If Dallas is not already on your list of top United States architectural destinations, it is past time to make a correction. The city boasts the largest concentration of Pritzker Prize–winning architects’ work anywhere, including Philip Johnson‘s Thanks-Giving Square, I.M. Pei‘s Dallas City Hall, Fountain Place, and Morton H. Meyerson Symphony Center, Renzo Piano‘s Nasher Sculpture Center, Foster+ Partners‘ Winspear Opera House, and MorphosisPerot Museum of Science. The thriving Dallas Arts District is bursting with performance venues and architectural gems like Edward Larabee Barnes’ Dallas Museum of Art, SOM‘s Trammell Crow Center, and REX/OMA‘s Dee and Charles Wyly Theatre. And more projects are in the works: Cesar Pelli is designing an office complex for Uptown, and a second Santiago Calatrava-designed bridge is planned to span the Trinity River. Read More

Dig Deep into Digital Design at Facades+ Dallas

Facades+ tech workshops offer hands-on exposure to cutting-edge design software.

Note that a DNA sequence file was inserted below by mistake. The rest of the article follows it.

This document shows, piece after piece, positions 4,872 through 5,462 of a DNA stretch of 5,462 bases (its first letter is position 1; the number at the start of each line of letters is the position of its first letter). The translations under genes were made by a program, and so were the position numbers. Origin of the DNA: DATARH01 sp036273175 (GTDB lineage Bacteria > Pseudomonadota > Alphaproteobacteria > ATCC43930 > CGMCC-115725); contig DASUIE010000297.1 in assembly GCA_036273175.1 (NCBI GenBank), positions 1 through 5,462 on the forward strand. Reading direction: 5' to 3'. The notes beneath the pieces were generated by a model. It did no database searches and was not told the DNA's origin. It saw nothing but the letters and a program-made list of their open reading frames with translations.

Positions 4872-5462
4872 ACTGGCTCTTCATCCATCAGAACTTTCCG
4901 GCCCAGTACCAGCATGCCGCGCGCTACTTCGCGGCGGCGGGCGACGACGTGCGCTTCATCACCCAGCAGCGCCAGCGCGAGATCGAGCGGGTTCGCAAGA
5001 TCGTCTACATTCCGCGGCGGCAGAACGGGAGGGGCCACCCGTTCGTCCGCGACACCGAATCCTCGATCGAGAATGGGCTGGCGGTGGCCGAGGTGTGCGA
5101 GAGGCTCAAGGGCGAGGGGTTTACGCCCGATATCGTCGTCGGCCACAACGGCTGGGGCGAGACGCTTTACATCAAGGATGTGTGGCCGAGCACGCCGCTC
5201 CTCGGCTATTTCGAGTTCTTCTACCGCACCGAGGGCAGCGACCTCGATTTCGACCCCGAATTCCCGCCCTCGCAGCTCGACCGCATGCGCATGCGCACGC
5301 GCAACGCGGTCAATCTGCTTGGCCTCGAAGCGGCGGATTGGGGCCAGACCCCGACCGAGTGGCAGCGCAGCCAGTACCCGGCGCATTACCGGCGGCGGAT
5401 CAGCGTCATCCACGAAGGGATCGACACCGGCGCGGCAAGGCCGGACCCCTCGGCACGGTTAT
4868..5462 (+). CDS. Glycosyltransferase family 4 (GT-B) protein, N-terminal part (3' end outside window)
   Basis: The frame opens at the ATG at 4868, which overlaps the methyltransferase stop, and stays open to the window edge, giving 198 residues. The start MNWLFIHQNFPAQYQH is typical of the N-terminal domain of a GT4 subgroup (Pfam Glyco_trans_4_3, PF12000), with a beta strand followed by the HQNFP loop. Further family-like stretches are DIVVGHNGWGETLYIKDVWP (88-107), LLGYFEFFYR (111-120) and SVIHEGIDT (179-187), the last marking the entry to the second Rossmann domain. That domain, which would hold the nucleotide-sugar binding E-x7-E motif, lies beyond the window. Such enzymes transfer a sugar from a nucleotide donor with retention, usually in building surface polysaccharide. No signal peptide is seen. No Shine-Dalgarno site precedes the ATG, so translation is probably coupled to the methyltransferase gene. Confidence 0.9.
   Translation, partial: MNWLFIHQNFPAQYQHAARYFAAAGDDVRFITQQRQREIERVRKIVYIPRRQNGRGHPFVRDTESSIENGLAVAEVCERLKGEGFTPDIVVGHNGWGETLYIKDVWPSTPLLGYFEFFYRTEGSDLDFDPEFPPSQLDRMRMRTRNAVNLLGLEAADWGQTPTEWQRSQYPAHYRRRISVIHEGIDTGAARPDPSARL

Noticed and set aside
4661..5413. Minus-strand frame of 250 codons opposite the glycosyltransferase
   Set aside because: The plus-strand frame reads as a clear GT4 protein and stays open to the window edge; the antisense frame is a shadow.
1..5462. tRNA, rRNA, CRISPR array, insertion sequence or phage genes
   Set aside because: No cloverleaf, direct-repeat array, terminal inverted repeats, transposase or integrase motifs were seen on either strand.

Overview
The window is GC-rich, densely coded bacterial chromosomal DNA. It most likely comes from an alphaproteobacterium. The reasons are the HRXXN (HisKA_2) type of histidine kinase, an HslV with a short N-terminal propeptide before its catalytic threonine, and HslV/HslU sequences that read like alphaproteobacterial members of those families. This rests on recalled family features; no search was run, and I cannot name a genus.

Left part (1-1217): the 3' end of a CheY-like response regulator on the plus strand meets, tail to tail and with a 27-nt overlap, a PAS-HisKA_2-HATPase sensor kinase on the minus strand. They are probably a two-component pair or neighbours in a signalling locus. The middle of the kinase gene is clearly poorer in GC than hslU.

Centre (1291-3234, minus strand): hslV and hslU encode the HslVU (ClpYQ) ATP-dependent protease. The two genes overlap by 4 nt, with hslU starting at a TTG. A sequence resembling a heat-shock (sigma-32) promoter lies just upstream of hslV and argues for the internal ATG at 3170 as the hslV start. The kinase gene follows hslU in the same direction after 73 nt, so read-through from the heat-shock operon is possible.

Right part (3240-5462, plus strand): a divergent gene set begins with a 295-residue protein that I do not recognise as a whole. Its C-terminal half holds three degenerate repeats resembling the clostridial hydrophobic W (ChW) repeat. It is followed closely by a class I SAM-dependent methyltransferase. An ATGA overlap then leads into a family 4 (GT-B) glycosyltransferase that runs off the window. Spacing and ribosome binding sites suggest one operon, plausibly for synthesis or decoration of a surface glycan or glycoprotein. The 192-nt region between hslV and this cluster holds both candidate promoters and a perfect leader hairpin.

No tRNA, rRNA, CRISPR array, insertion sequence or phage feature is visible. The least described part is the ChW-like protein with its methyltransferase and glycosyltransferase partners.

Facades+ tech workshops offer hands-on exposure to cutting-edge design software.

Today’s AEC professionals are more to reach for a computer mouse then they are a drafting pencil. Understanding and being able fully utilize cutting-edge digital design tools is essential to contemporary architectural practice, particularly the design of high-performance building skins. Attendees at next month’s Facades+ Dallas conference can choose among four hands-on tech workshops in a unique program designed to deliver in-depth exposure to platforms including Autodesk Revit, Autodesk Vasari, and Grasshopper.

Read More

Page 1 of 1012345...10...Last »

Advertise on The Architect's Newspaper.

Submit your competitions for online listing.

Submit your events to AN's online calendar.




Archives

Categories

Copyright © 2014 | The Architect's Newspaper, LLC | AN Blog Admin Log in. The Architect's Newspaper LLC, 21 Murray Street 5th Floor | New York, New York 10007 | tel. 212.966.0630
Creative Commons License